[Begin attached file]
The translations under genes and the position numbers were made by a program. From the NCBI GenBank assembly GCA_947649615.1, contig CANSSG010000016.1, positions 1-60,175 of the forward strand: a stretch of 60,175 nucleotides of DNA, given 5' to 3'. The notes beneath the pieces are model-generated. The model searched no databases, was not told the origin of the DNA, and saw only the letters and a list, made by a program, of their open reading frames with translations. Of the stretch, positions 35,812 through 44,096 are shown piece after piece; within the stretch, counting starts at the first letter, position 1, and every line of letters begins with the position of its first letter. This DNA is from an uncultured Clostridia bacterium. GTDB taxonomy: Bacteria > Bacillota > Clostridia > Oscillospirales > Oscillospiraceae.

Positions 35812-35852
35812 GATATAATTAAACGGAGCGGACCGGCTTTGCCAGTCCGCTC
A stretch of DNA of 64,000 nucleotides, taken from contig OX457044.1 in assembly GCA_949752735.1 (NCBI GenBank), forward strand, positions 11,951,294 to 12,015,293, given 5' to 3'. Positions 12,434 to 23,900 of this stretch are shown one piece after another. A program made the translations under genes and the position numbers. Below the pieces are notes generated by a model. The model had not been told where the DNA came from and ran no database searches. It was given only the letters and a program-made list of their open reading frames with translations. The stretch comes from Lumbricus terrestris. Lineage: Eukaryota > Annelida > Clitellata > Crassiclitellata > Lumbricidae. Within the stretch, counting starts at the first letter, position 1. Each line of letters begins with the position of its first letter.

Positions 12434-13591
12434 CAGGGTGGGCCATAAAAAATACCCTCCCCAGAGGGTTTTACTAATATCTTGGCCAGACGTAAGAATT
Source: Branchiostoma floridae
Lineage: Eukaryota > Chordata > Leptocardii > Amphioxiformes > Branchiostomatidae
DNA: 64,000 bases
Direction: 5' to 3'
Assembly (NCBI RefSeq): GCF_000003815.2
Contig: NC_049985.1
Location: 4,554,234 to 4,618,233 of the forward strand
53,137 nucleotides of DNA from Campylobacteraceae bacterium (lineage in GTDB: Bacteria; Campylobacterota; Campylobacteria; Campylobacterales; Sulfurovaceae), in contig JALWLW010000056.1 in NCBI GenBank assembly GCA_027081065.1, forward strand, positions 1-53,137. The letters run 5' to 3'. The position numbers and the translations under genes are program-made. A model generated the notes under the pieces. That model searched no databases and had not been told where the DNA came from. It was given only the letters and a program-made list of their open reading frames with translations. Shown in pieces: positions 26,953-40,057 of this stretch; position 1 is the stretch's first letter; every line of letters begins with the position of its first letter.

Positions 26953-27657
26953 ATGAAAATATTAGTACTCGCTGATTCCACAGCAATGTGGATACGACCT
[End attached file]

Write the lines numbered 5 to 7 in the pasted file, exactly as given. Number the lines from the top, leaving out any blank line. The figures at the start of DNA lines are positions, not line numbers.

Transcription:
Positions 12434-13591
12434 CAGGGTGGGCCATAAAAAATACCCTCCCCAGAGGGTTTTACTAATATCTTGGCCAGACGTAAGAATT
Source: Branchiostoma floridae